Wednesday, January 26, 2005

(T) April 11, 2004 - No Parking on Odd Days

KUO Pao Kun’s No Parking on Odd Days was the first theatre production to be staged at the Chamber in The Arts House at the Old Parliament. It was one of various performances held during No More Walls festival which marked the launch of Singapore’s latest arts venue.

No Parking was chosen to “house-warm” the Chamber in honour of the late Kuo, playwright, theatre director and teacher, and doyen of modern Singapore theatre. Active in promoting Mandarin plays in the 1960s, and English-language and multi-lingual plays in the 1980s and 1990s, had a hand in putting Singapore theatre on the world theatre map.

No Parking is a monologue about a man and his confrontation with bureaucracy over several parking summonses and his dilemma in court. It is also about his relationship with his son. The questions it poses are always pertinent: Will we stand up for what we believe in? How do we cope with the ever-changing social landscape? Should we just accept injustice or fight against it?

The new TheatreWorks production was produced and directed by Jeffrey Tan, who has 12 years of directing, writing and teaching experience. It featured veteran Singaporean actor Lim Kay Tong, who played the roles of No Parking Man, Father, Son, Compound Officer and various other characters in court.

This monologue operates on many levels. Literally, those who have been through the hassles of fighting the legal system will be able to relate to the pain and emotional stress No Parking Man feels. The law may say that one is innocent until proven guilty, but in real life, one is often deemed guilty until proven innocent.

The two chairs on the runway represent Authority, a dominant force in Kuo Pao Kun's No Parking On Odd Days.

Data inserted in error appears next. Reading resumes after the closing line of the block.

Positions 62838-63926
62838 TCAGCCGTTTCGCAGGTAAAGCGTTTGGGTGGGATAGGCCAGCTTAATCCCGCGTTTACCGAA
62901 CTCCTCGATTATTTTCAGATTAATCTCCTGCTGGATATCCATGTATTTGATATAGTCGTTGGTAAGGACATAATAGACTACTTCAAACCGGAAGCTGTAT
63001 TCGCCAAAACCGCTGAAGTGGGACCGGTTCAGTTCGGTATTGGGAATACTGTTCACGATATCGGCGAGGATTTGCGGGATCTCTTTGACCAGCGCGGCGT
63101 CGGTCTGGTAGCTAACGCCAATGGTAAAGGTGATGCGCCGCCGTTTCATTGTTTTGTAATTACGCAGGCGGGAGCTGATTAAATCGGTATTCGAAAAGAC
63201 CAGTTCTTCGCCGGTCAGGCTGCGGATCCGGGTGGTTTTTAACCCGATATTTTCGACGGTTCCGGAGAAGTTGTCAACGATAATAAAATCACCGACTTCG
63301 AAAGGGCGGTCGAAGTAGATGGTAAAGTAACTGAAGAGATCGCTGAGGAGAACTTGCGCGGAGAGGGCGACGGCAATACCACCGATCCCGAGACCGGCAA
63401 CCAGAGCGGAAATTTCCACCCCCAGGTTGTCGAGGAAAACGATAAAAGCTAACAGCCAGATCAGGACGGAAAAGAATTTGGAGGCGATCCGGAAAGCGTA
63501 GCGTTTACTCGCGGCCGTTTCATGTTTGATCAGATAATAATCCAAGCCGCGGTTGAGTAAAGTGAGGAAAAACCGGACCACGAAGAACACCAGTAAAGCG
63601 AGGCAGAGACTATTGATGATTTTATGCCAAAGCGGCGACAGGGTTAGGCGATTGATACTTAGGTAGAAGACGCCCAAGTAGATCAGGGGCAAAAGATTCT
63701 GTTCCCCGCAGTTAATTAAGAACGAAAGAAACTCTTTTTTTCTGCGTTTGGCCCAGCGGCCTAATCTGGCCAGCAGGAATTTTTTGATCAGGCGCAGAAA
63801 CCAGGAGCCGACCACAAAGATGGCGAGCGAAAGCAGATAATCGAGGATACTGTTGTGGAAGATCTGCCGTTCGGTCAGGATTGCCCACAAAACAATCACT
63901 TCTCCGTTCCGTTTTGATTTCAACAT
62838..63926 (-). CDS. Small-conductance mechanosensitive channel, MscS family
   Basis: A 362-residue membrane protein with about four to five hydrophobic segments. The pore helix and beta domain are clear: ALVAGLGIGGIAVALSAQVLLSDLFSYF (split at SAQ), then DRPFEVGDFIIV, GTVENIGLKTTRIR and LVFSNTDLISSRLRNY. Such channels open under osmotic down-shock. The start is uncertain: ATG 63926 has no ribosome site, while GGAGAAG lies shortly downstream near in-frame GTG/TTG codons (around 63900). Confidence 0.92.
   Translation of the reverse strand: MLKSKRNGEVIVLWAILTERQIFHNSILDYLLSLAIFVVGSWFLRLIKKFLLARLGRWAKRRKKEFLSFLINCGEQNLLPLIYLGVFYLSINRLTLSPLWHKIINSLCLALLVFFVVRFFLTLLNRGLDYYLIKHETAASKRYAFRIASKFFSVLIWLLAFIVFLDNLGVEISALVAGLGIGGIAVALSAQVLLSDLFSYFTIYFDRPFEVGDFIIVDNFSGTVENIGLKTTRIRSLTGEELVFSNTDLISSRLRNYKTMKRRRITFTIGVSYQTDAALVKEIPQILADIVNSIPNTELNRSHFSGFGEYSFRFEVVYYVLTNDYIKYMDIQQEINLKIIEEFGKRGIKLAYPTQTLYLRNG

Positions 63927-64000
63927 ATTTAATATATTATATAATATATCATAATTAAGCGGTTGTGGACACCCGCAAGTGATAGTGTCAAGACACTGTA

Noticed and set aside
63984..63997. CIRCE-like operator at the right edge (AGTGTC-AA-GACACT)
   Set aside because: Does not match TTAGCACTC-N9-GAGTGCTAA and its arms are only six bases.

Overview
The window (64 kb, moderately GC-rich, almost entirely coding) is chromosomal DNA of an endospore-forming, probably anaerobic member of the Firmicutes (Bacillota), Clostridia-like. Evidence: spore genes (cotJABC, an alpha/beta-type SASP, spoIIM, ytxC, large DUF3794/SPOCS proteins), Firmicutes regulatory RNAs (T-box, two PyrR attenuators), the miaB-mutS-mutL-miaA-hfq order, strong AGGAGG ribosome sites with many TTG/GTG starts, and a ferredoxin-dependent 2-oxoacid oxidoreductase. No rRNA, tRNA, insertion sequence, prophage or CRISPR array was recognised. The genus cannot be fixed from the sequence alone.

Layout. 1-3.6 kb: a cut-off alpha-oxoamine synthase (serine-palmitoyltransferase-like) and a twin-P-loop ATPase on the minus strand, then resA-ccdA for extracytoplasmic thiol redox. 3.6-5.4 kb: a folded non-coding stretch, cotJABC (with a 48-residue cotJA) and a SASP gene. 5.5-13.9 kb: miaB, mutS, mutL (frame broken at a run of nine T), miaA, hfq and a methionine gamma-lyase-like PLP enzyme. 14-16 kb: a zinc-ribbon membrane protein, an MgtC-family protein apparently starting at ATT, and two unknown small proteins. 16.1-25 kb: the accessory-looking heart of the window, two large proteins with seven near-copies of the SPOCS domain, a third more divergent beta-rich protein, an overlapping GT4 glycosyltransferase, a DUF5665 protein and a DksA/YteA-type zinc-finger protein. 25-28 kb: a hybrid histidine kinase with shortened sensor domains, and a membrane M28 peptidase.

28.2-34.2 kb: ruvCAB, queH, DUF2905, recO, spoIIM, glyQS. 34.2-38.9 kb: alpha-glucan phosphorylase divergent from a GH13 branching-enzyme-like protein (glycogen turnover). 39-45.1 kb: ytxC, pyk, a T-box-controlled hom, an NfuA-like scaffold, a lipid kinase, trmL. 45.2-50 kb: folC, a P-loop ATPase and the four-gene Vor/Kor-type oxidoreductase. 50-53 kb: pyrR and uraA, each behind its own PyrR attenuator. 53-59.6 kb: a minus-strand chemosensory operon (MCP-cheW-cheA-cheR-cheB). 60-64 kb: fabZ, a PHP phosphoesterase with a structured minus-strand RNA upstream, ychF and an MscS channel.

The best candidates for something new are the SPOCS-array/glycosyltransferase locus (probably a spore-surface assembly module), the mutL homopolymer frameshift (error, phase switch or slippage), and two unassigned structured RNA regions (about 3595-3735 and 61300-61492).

On another level, Man has this on-going moral debate: Should I just conform and relieve myself of the emotional stress and move on with life? How much will it cost me to uphold justice in terms of money and time?

The character of the son provides the twist to the story. Knowing full well that some people have no moral values or conscience, the play singles out the important thing we have at stake – our children. With that, we now have to address the consequences of our actions and decisions on those we hold dear.

There are some site-specific challenges in the Chamber. . The seats are high, thus blocking the view of the stage. For example, from where I was sitting (the second row beside the runway), Lim “disappeared” from sight whenever he sat on the floor, musing about injustice.

Art House has strict rules about adding lights for light design or whatever reasons. Productions will just have to make do with the permanent chandelier just above the runway and some lights affixed to the sides of the plastered ceiling. There are also no backlights.

As the Chamber was not built for acoustics, it was difficult for Lim to throw his voice to the audience. Despite that, the team had decided not to use microphones. As a result, the quality of voice projection fluctuated as he paced up and down the runway. Jeffrey and Lim had decorated the runway instead of the stage. Two chairs, representing Authority, sit on either end of the runway; between them is the “road”. The set illustrates the problems with bureaucracy and traffic rules.

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